The old-fashioned family structure provided more than a tight authority system in the lineage; it also furnished older people with whom the young man or woman could talk about their problems. The counseling and support system was built into the family itself in most parts of Micronesia. There were certain kinfolk — aunts (in Palau), grandparents (in the Marshalls), maternal uncle (in Yap) — who had a more easy-going relationship with the young person and were a refuge in time of trouble. Much of this has changed. It is not as easy for a troubled young person to find an ear within his family today, and most do not feel comfortable seeking help outside the family to talk about problems with their parents.
If we can't re-establish the old family network, we may have to create new mechanisms for providing this support within the family. In Hawaii and other parts of Polynesia the family gathers for a meeting each week or two to discuss its problems within the family circle. Could this be instituted here in Micronesia? Many Trukese families hold some such meeting on the occasions of funerals. Could this be done more frequently, perhaps every week or every month? Could this be combined with a family prayer session for those families that are active in their churches? Could older relatives other than parents initiate conversations with younger members of the family and encourage them to talk about their problems? This may require some cultural changes, but heaven knows we have already undergone plenty of other changes in customs in the past years. If none of this works, then we will simply have to rely on sources of support and advice outside the family such as counselors and crisis interventions centers. But these will be less effective than the family changes I have proposed here.
Young people who have had a history of troubled relations with their parents or their spouses often seem to devise impromptu "tests of love" for these people, unbeknownst to the people who are being tested. A boy who thinks that his father has always preferred one of his brothers to himself might ask his father for some money to see if his father really does love him. A married young man who has been away from home for a few weeks and has doubts about his wife's faithfulness in his absence might ask her to go out with him to a disco late at night. These demands may appear unreasonable, but the outcome often enough determines whether a potential suicide victim will actually take his life or not.
Those who are being tested should not feel that they have to comply with the request, especially if there is good reason not to do so, as when a drunken son comes home to ask for more money to drink with his friends. But they should at least do these two things: 1) take the trouble to explain why they will not agree to the request; and 2) assure the young person in some appropriate way that they love him even if they must refuse what he asks. Merely doing these simple things could save many lives. Of course, there remains the larger and more difficult task of teaching young people that love should not be measured only in terms of food, or money or other gifts given. This may require a more sweeping attempt at re-education of the young.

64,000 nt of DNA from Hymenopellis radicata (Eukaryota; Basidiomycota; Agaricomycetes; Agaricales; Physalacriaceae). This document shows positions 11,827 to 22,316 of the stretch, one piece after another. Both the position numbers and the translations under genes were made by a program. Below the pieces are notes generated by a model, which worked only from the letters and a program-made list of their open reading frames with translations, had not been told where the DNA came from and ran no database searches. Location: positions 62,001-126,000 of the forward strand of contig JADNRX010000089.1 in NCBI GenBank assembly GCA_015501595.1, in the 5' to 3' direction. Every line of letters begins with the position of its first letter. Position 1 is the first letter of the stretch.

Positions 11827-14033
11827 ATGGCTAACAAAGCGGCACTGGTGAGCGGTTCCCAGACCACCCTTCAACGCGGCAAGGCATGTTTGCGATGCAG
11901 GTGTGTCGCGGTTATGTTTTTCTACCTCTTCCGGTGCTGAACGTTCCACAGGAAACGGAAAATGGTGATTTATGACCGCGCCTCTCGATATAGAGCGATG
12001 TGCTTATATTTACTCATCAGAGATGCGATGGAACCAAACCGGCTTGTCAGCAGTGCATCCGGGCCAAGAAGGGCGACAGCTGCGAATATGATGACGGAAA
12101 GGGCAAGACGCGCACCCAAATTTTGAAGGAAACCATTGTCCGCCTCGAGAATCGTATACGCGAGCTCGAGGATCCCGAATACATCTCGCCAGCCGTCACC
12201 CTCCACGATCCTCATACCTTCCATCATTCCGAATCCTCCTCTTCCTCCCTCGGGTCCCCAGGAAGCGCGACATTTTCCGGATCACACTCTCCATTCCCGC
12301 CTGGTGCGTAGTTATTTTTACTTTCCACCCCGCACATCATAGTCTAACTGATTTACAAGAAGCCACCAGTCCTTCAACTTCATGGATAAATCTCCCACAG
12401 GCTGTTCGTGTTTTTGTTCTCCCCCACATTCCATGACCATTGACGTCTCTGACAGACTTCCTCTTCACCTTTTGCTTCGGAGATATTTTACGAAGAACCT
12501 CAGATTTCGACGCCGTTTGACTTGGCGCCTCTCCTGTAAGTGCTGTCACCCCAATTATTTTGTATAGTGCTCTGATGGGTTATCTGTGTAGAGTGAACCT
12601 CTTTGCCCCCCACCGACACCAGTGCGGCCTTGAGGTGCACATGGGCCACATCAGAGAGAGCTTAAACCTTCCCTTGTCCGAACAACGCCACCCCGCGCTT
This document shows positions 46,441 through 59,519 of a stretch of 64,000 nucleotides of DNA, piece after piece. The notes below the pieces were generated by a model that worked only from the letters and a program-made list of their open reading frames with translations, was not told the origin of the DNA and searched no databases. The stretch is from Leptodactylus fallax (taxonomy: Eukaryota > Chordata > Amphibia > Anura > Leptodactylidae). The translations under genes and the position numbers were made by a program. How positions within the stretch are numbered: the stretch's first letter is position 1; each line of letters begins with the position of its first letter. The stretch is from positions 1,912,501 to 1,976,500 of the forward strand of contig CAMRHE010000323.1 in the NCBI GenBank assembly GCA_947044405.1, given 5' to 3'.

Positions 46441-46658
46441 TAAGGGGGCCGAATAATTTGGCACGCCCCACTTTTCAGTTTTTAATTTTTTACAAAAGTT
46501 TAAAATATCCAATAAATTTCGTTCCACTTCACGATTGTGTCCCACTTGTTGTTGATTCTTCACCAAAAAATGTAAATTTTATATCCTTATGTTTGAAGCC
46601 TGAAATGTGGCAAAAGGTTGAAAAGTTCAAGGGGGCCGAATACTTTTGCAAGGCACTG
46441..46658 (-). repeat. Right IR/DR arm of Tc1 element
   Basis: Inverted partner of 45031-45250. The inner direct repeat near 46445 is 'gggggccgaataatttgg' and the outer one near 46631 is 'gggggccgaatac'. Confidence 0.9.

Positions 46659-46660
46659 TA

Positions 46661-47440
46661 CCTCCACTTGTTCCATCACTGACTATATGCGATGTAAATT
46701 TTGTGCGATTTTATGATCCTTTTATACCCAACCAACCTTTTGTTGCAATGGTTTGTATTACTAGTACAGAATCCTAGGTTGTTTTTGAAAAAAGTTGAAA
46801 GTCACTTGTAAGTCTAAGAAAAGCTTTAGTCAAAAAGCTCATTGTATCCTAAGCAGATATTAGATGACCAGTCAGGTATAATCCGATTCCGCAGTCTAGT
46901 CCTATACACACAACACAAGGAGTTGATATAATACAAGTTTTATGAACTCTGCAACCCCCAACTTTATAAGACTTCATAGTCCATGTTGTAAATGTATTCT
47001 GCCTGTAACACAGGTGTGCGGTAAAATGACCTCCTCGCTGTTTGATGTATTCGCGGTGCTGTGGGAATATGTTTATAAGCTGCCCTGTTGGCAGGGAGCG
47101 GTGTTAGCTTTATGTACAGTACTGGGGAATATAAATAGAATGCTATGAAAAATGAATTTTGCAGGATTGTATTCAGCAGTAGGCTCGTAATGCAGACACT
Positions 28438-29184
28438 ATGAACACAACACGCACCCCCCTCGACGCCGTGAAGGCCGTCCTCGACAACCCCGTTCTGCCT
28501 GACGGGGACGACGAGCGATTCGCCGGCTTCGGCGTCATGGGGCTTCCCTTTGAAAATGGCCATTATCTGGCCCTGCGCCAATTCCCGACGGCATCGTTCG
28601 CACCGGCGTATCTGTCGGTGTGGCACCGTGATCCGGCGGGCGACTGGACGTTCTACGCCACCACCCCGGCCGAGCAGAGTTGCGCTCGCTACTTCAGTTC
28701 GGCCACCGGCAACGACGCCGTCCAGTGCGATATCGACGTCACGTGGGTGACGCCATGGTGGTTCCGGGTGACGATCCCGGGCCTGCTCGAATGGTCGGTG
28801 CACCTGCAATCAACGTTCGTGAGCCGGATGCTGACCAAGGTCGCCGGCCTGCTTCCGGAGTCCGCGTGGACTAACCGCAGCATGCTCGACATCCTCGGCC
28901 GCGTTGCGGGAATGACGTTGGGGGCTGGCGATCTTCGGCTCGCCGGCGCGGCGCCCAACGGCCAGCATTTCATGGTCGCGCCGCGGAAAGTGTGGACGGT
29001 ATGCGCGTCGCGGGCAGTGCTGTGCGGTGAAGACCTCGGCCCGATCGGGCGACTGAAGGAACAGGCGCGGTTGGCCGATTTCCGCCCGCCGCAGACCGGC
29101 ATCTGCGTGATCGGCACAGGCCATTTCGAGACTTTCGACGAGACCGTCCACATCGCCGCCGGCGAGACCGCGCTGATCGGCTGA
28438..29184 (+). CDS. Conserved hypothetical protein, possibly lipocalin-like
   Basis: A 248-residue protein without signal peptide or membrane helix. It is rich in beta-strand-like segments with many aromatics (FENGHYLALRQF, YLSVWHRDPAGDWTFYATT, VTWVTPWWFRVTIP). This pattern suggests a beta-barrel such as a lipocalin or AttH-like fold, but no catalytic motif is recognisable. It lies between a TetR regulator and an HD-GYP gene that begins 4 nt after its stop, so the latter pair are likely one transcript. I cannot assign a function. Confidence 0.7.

It should be obvious to anyone, foreigner or Micronesian, that suicide has been romanticized by many of our young people today. This is particularly true in Truk, Pohnpei and the Marshalls, although there have been signs of the same thing at times in other parts of Micronesia also. Love songs mention suicide, youths discuss the subject openly among themselves and at times make suicide pacts with one another, and youngsters express admiration of those who have taken their own lives and are mourned so terribly by their families and friends. What is even more shocking, however, is that a number of adults in our communities seem to share the belief that these young people have died altruistic and even heroic deaths. If the majority of Micronesians really believe that suicide is an honorable option, then this paper is thoroughly useless and all of us had better resign ourselves to continuing high rates of suicide in the future. Young people, after all, are very quick in sensing the basic values of their elders. If they get the impression that we ourselves honor suicide, then they will be only too happy to oblige by hanging themselves.
My own strong conviction has always been that suicide is a tragic waste of life, and I think I can say that with confidence the rest of the Catholic clergy in our diocese shares this conviction. Without trying to judge individual acts and the motives behind them, we support wholeheartedly the position that Bishop Neylon took three years ago when he wrote that "suicide is a selfish act, for it inflicts enormous grief on the families of victims and weakens the entire community." The Bishop reminded us in that same letter that "It is wrong to think of self- destruction as an act of love or a generous effort to reconcile the family." Many argue that suicide has always been a culturally acceptable option — an assertion that is by no means beyond dispute, in my opinion. But even if suicide were culturally approved in the past, this practice would still have to be judged in the light of the Gospel in the same way that headhunting expeditions and inter-clan warfare were. The Gospel is quite clear on the value and dignity of human life.